It’s become a popular tourist attraction in the city and every day, no matter the time, there are always people waiting to have their photo taken with her.

mafalda, buenos aires, cartoon, comic, argentina
mafalda, buenos aires, cartoon, comic, argentina

It’s strange that almost 40 years after Mafalda disappeared from the daily pages she still elicits such a response.

Perhaps it’s from memories of her bravery and strength in fighting against the malevolent forces of a time caught between a world war and a cold war. Or perhaps it’s a longing for someone to stand up to the villains of today.

Argentina, like much of the world, is slipping into an economic black hole where more is being sucked in than could possibly ever come back out.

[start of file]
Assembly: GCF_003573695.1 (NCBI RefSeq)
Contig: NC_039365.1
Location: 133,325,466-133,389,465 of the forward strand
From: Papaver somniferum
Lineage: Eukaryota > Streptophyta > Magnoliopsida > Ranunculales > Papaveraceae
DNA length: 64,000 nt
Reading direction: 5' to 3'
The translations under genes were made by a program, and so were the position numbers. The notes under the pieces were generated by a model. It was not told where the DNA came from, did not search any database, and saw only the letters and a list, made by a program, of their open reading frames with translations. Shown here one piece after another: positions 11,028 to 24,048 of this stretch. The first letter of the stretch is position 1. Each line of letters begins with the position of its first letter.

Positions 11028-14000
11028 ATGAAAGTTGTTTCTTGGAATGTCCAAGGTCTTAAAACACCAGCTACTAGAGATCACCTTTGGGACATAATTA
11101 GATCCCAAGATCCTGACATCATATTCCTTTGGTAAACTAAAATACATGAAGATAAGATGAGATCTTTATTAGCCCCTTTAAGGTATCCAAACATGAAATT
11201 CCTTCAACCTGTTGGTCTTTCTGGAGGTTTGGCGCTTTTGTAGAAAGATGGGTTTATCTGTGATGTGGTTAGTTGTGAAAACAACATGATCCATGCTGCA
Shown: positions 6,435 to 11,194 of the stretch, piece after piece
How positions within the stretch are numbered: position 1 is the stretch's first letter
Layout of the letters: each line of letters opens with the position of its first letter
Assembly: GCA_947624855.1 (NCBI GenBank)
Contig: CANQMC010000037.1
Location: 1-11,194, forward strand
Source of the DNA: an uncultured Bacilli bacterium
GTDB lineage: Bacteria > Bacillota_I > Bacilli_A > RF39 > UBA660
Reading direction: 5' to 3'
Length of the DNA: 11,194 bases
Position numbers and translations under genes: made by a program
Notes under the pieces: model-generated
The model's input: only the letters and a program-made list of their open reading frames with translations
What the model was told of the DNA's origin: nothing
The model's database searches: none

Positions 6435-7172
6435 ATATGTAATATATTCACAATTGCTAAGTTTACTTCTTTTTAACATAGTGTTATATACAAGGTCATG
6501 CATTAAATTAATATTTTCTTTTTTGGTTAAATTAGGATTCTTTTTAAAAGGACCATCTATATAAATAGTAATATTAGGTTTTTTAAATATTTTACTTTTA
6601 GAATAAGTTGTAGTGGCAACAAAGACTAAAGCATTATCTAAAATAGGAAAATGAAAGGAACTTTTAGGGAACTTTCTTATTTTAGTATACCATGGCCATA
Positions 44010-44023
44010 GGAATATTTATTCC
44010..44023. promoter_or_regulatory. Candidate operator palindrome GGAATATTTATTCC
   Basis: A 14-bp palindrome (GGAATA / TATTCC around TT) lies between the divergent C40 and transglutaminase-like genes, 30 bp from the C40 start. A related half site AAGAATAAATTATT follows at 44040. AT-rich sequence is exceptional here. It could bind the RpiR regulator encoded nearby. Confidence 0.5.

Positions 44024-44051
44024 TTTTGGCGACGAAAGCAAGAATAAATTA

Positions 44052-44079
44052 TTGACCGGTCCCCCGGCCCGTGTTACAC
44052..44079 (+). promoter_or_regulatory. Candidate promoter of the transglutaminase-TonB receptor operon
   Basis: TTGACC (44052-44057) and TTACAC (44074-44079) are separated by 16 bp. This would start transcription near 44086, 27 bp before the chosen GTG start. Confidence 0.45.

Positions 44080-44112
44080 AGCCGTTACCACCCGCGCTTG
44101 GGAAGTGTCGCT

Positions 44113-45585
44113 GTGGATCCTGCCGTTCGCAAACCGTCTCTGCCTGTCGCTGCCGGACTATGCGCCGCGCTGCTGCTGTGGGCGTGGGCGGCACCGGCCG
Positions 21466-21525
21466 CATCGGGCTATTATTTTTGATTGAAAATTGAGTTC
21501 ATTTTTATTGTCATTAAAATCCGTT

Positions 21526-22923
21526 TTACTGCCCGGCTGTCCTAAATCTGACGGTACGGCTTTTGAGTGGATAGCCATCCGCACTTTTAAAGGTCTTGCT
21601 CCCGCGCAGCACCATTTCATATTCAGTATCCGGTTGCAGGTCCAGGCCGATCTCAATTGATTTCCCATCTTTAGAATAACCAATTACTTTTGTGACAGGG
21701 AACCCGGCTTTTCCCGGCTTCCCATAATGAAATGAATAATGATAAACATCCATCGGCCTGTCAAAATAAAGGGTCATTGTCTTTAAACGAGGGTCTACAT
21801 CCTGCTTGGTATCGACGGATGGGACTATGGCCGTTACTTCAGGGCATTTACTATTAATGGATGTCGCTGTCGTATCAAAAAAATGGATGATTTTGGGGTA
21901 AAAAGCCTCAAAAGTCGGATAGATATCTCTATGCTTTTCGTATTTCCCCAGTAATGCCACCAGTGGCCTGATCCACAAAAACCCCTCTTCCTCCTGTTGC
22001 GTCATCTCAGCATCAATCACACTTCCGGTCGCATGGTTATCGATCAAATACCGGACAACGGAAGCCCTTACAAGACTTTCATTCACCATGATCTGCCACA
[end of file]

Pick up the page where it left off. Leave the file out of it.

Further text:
Now is a time when the simple truth, however naïve it may seem, is what people need to hear. And perhaps they need to hear it from a child like Mafalda.

There’s much more to the city than just the Mafalda statue – and I recommend doing a guided tour so you can let more about the culture from a local. There’s this great walking tour that will take you all over the place. Or there are some more options here:

THE BEST ACCOMMODATION IN BUENOS AIRES

If you stay close to the city centre of BA, you’ll be near many of the main sights and have easy access to other neighbourhoods.

BACKPACKER

For a backpacker option, Che Juan Hostel is modern and comfortable with good privacy.

BUDGET

With great value and a central location, River Hotel is a good option if you’re on a budget.

BOUTIQUE

For true style, I would recommend BE Jardin Escondido, which is where Francis Ford Coppola stays.